Moreover, they failed to end the game and instead sought another goal when all they needed to do was extend their lead after overcoming the notoriously horrific environment away to Galatasaray to lead 2-0 and then 3-1.
And let’s not get started on United’s shambolic defence…
In the Champions League, it seems that mistakes are punished more severely than in domestic tournaments. However, United has given their opponents far too many chances to prove this old saying wrong.
Their six games saw them concede fifteen goals, which tied them with Royal Antwerp, who were playing in Europe’s premier tournament for the first time since the 1950s, for the poorest defensive record.
Errors, both solo and collective, have been a common sight. For Galatasaray’s opening goal at Old Trafford, Varane and Dalot mishandled their defence against Wilfried Zaha, allowing the Turkish team to attack and score again after Sofyan Amrabat made a mistake.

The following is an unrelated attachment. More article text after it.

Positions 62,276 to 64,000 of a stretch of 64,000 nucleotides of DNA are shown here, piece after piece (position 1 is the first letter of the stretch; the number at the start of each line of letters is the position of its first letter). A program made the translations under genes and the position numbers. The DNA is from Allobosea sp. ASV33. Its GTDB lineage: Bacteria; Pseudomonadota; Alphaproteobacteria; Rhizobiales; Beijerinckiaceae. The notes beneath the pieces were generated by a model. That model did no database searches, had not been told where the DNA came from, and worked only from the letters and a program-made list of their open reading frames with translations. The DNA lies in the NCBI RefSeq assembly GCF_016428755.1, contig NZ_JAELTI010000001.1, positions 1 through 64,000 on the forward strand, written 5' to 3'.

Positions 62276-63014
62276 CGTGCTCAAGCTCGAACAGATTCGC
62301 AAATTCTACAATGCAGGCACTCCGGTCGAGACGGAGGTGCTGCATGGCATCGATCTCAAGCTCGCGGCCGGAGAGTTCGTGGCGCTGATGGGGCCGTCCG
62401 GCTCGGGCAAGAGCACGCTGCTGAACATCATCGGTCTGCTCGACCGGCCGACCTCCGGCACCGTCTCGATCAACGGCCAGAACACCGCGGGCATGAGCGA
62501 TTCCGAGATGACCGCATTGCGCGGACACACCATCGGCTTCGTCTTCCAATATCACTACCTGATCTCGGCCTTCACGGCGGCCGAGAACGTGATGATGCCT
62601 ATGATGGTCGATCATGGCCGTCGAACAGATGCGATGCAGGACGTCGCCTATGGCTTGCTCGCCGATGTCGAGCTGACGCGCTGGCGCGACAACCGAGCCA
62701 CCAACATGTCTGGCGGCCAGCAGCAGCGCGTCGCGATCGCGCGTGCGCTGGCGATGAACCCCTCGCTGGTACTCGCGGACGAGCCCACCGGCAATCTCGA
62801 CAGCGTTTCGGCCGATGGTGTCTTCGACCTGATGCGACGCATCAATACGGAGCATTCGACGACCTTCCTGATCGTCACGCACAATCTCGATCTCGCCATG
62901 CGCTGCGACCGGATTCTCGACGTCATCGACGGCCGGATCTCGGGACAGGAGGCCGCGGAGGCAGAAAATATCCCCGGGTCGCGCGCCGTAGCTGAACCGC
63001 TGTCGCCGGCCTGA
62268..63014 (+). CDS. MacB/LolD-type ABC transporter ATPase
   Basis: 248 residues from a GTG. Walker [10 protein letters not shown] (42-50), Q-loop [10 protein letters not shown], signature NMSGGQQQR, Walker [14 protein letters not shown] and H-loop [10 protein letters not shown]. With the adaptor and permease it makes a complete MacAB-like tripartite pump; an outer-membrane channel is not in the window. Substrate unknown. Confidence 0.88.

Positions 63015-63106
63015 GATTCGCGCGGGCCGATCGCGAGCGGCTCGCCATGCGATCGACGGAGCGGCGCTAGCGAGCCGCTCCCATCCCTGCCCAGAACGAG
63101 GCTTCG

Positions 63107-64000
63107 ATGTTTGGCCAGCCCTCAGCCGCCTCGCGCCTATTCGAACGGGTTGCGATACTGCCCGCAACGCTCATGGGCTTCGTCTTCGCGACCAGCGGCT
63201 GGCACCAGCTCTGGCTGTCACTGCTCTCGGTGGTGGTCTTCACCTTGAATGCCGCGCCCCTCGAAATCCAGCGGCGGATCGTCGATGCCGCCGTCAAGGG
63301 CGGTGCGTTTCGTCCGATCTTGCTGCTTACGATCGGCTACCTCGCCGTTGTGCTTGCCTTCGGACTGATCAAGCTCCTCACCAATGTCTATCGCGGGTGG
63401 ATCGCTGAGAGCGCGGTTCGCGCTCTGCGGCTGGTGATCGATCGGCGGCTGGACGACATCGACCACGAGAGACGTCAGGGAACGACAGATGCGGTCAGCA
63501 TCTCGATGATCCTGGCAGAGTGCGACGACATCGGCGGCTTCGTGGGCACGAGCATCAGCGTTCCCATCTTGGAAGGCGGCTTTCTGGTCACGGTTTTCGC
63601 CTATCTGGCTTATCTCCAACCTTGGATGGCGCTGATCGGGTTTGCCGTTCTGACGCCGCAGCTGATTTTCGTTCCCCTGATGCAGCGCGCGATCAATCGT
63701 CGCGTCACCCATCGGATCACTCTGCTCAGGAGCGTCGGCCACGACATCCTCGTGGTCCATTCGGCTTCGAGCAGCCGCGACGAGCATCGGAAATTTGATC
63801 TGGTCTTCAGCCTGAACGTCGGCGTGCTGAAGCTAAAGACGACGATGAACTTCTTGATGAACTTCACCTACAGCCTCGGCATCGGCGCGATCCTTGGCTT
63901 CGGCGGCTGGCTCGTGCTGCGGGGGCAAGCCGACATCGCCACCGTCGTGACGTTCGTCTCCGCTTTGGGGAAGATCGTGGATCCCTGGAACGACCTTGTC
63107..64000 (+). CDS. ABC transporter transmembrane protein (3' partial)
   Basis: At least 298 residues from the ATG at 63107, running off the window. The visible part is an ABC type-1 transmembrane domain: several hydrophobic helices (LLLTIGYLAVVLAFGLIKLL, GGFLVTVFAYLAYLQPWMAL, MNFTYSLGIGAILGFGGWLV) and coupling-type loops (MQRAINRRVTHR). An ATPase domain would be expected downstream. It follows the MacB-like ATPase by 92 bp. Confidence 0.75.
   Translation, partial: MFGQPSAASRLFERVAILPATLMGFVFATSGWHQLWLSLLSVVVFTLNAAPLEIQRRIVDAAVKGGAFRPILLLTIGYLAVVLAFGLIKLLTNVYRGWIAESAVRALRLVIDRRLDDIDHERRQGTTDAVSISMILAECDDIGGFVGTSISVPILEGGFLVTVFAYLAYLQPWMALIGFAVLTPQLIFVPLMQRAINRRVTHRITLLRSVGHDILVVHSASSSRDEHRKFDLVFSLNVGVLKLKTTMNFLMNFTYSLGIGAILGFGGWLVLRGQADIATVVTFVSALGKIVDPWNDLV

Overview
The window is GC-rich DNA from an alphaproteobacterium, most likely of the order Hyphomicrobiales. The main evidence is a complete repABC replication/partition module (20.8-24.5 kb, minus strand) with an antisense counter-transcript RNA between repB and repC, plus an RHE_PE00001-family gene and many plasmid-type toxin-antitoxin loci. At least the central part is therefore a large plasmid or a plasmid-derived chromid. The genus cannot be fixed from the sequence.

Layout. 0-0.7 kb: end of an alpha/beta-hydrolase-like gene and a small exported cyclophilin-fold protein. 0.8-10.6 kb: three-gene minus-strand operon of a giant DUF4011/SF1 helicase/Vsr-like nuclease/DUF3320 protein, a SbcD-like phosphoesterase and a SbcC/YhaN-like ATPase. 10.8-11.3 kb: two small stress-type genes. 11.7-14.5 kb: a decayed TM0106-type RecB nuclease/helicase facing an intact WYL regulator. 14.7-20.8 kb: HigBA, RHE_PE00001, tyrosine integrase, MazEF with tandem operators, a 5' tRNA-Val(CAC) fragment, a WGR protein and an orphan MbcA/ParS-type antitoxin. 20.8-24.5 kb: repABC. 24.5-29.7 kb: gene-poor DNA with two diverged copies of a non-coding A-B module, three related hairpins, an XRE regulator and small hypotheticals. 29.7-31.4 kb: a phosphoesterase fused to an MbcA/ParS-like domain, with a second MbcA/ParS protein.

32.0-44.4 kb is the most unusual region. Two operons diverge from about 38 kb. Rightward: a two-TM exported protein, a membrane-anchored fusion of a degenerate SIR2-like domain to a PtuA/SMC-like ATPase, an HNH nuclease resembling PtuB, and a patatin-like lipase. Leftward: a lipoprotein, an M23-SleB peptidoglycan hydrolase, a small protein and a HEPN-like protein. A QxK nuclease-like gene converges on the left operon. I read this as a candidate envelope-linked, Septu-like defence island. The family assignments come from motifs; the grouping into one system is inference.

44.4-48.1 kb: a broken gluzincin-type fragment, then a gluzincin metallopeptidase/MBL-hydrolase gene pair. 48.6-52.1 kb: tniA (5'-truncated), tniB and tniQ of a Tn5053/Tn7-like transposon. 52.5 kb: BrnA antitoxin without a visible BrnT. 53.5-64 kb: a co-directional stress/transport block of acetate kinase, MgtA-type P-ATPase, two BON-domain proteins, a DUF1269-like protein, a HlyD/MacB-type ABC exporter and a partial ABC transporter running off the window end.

Casemiro and Onana plotted to give away a penalty, which Icardi missed. Then, more appalling defence from Varane and Victor Lindelof followed, giving the Argentine another chance, which he took advantage of.
Lukas Lerarger’s header was relentless despite eight players guarding a corner in the box away from Copenhagen. A second later, Varane gave away the ball, enabling another attack, with Roony Bardghji dealing the last blow. Even the always dependable Aaron Wan-Bissaka proved unreliable on Tuesday, as he allowed Kingsley Coman to score Bayern’s game-winning goal onside.
England isn’t proud of United’s performance and Brits feel like they’re being embarrassed internationally